Glen David Gold’s memoir will be published in June.
The landmark Masters of American Comics museum show of 2004-2005 attempted to establish a canon for domestic cartooning. The curators chose 15 creators whose work they felt should be considered when trying to understand the art form. Their selections reflected a curious shift in the medium — all the artists whose careers started before World War II worked on newspaper strips, and all the postwar artists, save Charles Schulz (more about him later), worked in comic books. You could argue that Winsor McCay, George Herriman, Milton Caniff, et al had done the heavy lifting of innovation, and the strip artists who followed were traveling a well-furrowed route.
Cullen Murphy’s excellent “Cartoon County” is a history of a group of those artists, the ones established in the 1950s and 1960s, whose work didn’t so much break rules as make them familiar to the tens of millions of us who started our Sundays with a look at the four-color comics. In that era of men in suits riding trains into Manhattan, the artists behind “Beetle Bailey,” “Nancy” and “The Heart of Juliet Jones” were on the same trains. They were just a little weirder. A fair number of them had landed in and around suburban Fairfield County, Conn., where they formed a loose community that socialized in between long bouts of solitude at the drawing table.
To use the word “charming” might sound condescending, but this book is seriously charming, in the sense that it made me want to travel to the enchanted time and place that Murphy presents. “Cartoon County” made me wish I lived in a world where Dad made the mailman pose as a Greek statue for a photo reference for his strip, where the evening watering hole was called The Pen & Pencil, and where having a lousy golf handicap was the worst of all realities. This was an age when artists could make a middle-class living and when the bigger Sunday newspapers arrived with a 16-page comic insert. “Editors understood what sold,” Murphy notes. “The news sections of the Sunday newspapers generally came wrapped in the comics section, not the other way round.”
Murphy’s father, John Cullen Murphy, took over “Prince Valiant” from Hal Foster, meaning the author grew up in the heart of the group. Cullen Murphy delivers deft insights into the cultural anthropology of this vanished society, from the microscopic (“every cartoonist bore a hard callus on the distal interphalangeal joint of the middle finger of his drawing hand”) to the ritualistic (Tuesdays were “look day” at the New Yorker, and the following days of the week were for the magazines that didn’t pay as well) to the global (the State Department sent story ideas to the anti-communist artist Roy Crane for his strip “Buz Sawyer”).
Murphy is a skilled observer, and his prose is supplemented by a jaw-dropping array of cartoons, sketches and photographs. I experienced many admittedly ridiculous revelations while reading “Cartoon County.” For instance, I had no idea that Lois of “Hi and Lois” was Beetle Bailey’s sister, nor that Sarge’s dog was named after Otto Soglow, creator of “The Little King.” And now I am convinced that Mort Walker’s glossary of stylized ink motifs (“plewds” are beads of sweat; “squeans” are the starbursts that convey drunkenness) deserves to be more widely known.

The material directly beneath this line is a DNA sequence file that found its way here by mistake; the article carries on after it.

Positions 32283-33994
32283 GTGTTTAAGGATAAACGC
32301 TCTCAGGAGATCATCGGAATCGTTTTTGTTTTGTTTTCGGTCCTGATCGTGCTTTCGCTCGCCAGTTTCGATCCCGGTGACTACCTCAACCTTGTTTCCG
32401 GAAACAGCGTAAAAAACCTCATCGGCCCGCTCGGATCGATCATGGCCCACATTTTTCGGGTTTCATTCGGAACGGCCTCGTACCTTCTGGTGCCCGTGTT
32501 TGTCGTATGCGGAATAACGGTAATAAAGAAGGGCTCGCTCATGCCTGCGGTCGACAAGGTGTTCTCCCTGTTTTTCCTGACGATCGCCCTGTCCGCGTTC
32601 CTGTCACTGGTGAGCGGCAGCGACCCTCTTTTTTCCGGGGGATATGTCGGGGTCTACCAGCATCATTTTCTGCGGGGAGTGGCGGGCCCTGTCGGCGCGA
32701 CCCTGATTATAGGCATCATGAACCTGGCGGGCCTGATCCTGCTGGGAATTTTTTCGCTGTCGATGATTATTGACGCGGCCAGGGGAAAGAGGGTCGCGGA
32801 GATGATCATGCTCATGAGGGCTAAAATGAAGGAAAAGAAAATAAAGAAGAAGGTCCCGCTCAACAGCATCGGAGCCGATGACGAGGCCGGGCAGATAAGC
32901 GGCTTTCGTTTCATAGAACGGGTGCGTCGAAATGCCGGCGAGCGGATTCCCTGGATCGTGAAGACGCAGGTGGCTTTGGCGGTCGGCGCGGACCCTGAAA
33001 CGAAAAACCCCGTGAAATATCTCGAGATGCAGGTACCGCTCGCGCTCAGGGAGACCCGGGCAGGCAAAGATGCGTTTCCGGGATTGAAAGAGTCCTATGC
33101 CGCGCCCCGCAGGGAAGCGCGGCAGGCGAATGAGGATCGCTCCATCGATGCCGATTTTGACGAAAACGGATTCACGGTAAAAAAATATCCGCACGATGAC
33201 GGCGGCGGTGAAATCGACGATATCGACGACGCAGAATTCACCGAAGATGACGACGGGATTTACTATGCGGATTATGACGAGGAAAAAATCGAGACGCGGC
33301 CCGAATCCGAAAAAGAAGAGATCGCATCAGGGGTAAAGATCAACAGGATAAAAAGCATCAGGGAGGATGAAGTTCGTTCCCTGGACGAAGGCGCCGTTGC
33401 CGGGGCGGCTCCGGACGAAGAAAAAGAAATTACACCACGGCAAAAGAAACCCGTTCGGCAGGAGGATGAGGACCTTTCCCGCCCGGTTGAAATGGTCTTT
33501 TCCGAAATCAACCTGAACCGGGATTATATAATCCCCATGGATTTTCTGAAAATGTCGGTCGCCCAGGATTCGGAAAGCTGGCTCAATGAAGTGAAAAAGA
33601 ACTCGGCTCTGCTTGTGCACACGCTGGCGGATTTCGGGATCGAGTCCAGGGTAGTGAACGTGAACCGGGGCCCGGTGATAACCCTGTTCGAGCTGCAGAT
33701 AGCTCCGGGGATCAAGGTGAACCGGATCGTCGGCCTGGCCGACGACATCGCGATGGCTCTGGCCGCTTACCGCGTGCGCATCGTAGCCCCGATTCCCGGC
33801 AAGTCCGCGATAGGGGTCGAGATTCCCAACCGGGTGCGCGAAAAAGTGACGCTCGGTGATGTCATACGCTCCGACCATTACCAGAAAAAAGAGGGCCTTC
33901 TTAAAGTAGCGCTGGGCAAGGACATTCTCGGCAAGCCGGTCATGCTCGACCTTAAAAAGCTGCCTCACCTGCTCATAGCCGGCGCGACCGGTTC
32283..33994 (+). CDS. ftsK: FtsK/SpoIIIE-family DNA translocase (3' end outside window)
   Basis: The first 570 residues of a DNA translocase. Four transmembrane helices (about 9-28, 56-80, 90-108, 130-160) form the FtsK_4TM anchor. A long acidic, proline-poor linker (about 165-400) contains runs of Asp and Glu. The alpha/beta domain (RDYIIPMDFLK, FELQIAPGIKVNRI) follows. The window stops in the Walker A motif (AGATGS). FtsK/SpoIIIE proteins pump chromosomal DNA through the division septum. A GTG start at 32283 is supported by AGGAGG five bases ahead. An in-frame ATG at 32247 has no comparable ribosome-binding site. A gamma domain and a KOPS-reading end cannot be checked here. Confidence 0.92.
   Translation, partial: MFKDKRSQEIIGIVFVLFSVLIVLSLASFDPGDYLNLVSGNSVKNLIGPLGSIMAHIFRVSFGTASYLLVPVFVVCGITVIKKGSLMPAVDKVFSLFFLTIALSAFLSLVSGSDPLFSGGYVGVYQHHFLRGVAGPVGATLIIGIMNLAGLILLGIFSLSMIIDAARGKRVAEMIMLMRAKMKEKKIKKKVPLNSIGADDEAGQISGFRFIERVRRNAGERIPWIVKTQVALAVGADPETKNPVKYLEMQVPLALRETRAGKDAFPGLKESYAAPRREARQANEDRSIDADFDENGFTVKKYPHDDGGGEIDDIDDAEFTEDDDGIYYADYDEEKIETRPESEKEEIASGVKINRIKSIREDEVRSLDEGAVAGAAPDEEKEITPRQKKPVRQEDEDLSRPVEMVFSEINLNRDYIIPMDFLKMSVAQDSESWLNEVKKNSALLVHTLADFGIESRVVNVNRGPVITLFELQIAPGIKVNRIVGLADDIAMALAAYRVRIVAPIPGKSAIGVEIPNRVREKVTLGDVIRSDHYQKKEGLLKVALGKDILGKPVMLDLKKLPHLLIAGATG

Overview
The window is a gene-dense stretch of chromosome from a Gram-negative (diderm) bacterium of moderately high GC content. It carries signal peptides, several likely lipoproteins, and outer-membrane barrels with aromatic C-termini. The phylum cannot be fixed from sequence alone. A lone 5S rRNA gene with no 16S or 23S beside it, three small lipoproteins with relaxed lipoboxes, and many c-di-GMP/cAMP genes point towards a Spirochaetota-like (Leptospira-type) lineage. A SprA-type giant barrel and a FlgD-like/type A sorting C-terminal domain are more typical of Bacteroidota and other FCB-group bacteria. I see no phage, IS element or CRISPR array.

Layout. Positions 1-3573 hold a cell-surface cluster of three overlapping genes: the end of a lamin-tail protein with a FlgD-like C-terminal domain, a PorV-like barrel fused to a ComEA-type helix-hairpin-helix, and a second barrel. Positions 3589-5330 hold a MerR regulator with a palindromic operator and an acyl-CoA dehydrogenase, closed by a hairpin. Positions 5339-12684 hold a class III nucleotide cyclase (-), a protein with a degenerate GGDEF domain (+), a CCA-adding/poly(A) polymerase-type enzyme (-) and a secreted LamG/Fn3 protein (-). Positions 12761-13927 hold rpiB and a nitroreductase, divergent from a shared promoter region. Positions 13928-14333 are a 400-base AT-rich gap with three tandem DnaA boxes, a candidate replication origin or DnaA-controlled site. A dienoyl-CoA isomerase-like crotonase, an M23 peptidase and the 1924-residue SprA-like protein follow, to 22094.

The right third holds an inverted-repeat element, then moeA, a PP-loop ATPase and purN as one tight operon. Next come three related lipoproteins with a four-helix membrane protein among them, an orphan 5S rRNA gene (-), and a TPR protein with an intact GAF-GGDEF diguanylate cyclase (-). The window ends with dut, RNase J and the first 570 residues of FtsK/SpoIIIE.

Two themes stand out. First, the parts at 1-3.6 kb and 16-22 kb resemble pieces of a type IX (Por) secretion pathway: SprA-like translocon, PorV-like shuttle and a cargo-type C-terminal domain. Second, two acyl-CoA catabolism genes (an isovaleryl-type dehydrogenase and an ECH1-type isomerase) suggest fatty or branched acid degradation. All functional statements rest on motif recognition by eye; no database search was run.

Murphy digs deep into the concentrated creativity of the artists. His account of Foster explaining how to tell stories is particularly valuable. His tale of his father’s journey from training with Norman Rockwell to doing wartime portraiture of Army potentates to drawing the boxing strip “Big Ben Bolt” is a loving but also grounded explication of how talented Dad was. (Fact is, pretty darned talented.) And the description of the decline of Fairfield’s creative world struck me as poignant, its doom striking in the early ’80s when a yacht was docked in Greenwich Harbor emblazoned with the name “Arbitrage.”
As an anthropological document, however, “Cartoon County” is missing something. The history is gentle, the parents kind, the alcohol mostly harmless. Largely left out are the affairs and the insurmountable family conflicts you find in Richard Yates and John Cheever. This is not a flaw but a feature, for looking away is a theme of the era. The strips themselves were conservative — in the sense of not challenging but confirming what we already knew. Murphy leads us to an eternal world where Dagwood is always late to work and the kids from “Family Circus” are always leaving footprints around the neighborhood, regardless of what churning and awkward events are pulsing outside the frame.
Which leads us to Schulz. On the surface, “Peanuts” might seem like other strips. But at the time the Fairfield County cartoonists were toiling, Schulz was on the other side of the country and creatively mining a vein of humor and pathos that lies in exposing uncomfortable truths. What if children could articulate their inner turmoil? There aren’t enough plewds in the world to illustrate the resulting angst. Hence his work is framed and put on the walls of museums.
But what of the strips bound instead for the refrigerator or the cubicle? The kinds designed for humor, entertainment and narrative pot-stirring? Their artists built a community in one tiny corner of one state, but also a national community of readers, heterogeneous in so many ways, yet with daily touchstones in common. The skills and sweat it took to make these connections hadn’t really been delved into until Murphy came along. He really makes you wish you were there. And with this book, just for a little bit, you are.
By Cullen Murphy
Farrar, Straus and Giroux.
260 pp. $27